Wednesday, April 18, 2018

Brief #10: Freedom of Information Act

Freedom of Information Act

 It seems to me that there has always been a battle between the people of our country, who want to know what the government is doing (especially when it affects them), and those who work for the government, who want to do their job in their own way, and not have to answer to the people (or anyone else) - especially since there is a lot of bureaucracy in government that seems to hamper getting things done. Although I have some sympathy for the government officials, wanting to ignore the rules and just fix problems, it's we, the people who elect the government, and who have the right, via the press, and the Freedom of Information Act, to know what's going on behind closed doors. There are many exemptions to the Freedom of Information Act (FOIA) as well. The Federal FOIA applies to the executive branch of the government, but the states each have their own Freedom of Information Act.  Sometimes, it’s companies, not individuals, who are using the FOIA to get the information from the government, such as in this Arkansas case that started last year. Video

(Take the Arkansas Freedom of Information Act Quiz!)

An attorney named Steve Shultz has been suing the Arkansas Department of Corrections (ADC), using the state's FOIA, to release package inserts and labels for the three drugs used in state executions. The ADC wants to redact theinformation that would tell exactly who was making and distributing the drugs.  Drug companies don't want their drugs to be used for state executions; it's bad for their businesses. It's difficult for the ADC to find sources of the drugs. If these sources were made public, it would make it more difficult for them to get access to them, or to find replacements for the drugs. The secrecy provisions of the state's Methods of Execution Act permits them to redact the information. Video

 None of the articles I've read explain exactly why Shultz is suing; it could be that he has a client who wants to use the information to either sue the state for a past execution in a wrongful death lawsuit; or he wants to prevent the state from performing more executions.  He could also be representing the drug companies.  Drug manufacturers and their distributorshave been suing ADC for years; they claim that the state obtained their drugs illegally (the companies did not give them permission to use them for executions).  In this case with Shultz, the courts keep telling the ADC to release the information, but then they appeal to higher courts. Because there are three different drugs, there are three different lawsuits, which makes things even more complicated.  Video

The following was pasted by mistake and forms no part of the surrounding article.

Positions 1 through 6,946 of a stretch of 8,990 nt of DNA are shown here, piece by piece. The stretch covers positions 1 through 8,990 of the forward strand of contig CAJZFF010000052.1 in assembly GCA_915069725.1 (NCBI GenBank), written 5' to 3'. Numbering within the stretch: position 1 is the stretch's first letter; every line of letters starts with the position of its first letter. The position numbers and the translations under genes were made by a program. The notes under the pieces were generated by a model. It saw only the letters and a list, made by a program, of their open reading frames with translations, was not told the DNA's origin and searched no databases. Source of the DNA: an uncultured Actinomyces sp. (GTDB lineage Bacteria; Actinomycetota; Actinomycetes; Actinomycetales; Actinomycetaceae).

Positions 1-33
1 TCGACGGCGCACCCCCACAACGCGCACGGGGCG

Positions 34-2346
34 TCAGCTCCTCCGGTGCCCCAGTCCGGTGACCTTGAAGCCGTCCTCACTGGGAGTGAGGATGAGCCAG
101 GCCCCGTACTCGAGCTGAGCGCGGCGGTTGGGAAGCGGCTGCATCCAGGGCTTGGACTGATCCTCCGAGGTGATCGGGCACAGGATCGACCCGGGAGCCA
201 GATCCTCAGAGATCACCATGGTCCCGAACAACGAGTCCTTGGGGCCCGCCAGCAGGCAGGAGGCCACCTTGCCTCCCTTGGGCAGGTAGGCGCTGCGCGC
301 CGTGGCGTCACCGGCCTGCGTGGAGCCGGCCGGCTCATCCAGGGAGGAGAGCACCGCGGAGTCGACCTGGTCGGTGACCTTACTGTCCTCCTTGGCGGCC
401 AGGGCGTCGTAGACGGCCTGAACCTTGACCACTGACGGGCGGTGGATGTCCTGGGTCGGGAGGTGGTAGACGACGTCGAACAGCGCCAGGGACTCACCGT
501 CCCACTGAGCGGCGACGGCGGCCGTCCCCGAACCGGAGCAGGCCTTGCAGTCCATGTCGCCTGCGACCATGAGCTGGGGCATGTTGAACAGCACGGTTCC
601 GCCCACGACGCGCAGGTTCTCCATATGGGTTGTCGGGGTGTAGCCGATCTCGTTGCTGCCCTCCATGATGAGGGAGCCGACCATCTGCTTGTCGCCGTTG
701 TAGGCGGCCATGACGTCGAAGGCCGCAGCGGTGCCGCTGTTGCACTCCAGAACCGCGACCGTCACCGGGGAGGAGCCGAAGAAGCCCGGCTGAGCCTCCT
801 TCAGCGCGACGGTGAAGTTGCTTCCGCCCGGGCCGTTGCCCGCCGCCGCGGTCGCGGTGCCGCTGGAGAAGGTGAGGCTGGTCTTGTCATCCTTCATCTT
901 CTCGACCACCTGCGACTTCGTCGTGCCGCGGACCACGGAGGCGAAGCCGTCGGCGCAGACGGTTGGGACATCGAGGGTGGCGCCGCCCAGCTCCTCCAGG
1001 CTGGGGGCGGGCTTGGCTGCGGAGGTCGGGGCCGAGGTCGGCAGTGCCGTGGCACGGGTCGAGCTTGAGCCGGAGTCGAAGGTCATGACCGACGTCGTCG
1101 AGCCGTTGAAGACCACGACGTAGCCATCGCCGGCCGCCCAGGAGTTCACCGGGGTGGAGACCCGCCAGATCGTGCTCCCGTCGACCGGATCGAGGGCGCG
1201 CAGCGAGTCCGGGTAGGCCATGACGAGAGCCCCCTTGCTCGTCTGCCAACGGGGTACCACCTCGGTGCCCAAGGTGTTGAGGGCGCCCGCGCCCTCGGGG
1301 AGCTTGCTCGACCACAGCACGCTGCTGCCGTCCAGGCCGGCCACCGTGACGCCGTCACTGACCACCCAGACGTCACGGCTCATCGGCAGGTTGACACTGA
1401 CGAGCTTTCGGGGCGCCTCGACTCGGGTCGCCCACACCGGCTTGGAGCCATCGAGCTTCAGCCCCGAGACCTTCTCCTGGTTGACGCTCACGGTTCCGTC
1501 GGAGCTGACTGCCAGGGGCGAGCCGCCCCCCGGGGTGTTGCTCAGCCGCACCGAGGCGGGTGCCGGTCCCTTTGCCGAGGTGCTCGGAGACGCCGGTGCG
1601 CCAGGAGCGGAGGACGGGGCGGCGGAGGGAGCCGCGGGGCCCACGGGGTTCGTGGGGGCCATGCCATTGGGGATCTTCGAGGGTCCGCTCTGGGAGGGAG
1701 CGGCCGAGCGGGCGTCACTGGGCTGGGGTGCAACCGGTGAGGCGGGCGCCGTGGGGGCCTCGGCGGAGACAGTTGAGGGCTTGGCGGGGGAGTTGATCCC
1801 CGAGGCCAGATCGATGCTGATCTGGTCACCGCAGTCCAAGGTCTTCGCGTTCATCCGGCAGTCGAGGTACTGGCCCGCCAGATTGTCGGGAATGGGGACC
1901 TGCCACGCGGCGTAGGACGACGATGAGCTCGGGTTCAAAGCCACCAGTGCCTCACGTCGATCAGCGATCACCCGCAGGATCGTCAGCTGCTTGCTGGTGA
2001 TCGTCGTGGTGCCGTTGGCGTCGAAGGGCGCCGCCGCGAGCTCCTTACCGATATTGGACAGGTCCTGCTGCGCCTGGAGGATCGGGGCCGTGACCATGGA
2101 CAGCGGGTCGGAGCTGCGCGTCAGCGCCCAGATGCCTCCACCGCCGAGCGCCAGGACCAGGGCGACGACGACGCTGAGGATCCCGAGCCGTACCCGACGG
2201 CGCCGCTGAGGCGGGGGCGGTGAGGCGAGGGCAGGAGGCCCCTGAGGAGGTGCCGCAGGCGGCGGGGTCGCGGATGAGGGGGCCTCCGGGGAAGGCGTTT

The latest ruling from the Arkansas Supreme Court said thatthe ADC could redact certain information fromthe labels that could identify who sold or supplied potassium chloride to the state.  They've sent it to Pulaski County Circuit Judge Wendell Griffen, who gets to decide which information must be redacted.  The court has disagreed with the ADC's assertion that the information must be kept completely secret because they're only supposed to use FDA-approved manufacturers for their drugs. Not knowing whose product they're using makes it impossible to tell if they're in compliance or not. It's interesting to note that Judge Griffen is also a death penalty protester.

cartoon about government secrecy

Wednesday, April 11, 2018

Brief #9: College Media

college newspapers

The phrase "college media" can mean many things, from student or university blogs, to social media posts, to the school newspaper or TV studios. I decided to focus my post on U.S. college newspapers (many of which are online-only, like our own "The Bray").  I knew very little about college newspapers, so this was an interesting fact-digging assignment for me. I worked on my junior high school paper in 9th grade, and I drew some cartoons for my school paper in Palomar Community College in 1980. I wrote some articles for The Bray last semester. I've been at many universities, due to my husband's job, and some of their papers were good, and some not so good.  Other than that, I know zilch about school papers. Video

The Bray Online - Southern Arkansas University's newspaper

From what I've been able to tell with my online research, today's college newspapers face three main challenges: whether to keep printing or move online entirely (or to blogs and social media); how to get funding in the face of budget cuts; and facing censorship. Video

The Daily Aztec - San Diego State's newspaper
Unlike professional newspapers, school papers are usually funded by the university (via student fees), or they have advertisers, or both. These papers are always free, so they can't charge a subscription fee. Our paper here at SAU pays the students for articles and photos, which I was surprised to learn. I thought school papers were either put out by a particular journalism class, or they were run by volunteers (like a campus club), which is how papers are done in high schools and middle schools (at least, as far as I remember). On the other hand, many colleges no longer have journalism degrees or even journalism classes. Our major is "Mass Communication" and focuses on online media and PR as much as journalism. However, the writers and photographers of the school paper are not necessarily Mass Comm majors. Video

The Statesman - Stony Brook University's newspaper

I was shocked that university papers are having financial cutbacks because I thought they were well-supported by the colleges. Apparently when colleges try to cut costs, the school paper budget is one of the things they do slash. I suppose if a school paper is not popular with the students, and not well read by others in the community, and there is no Mass Comm or Journalism degree, they shouldn't charge students extra money for it. That makes sense. Unfortunately, I think that funding is cut even when the papers have many readers.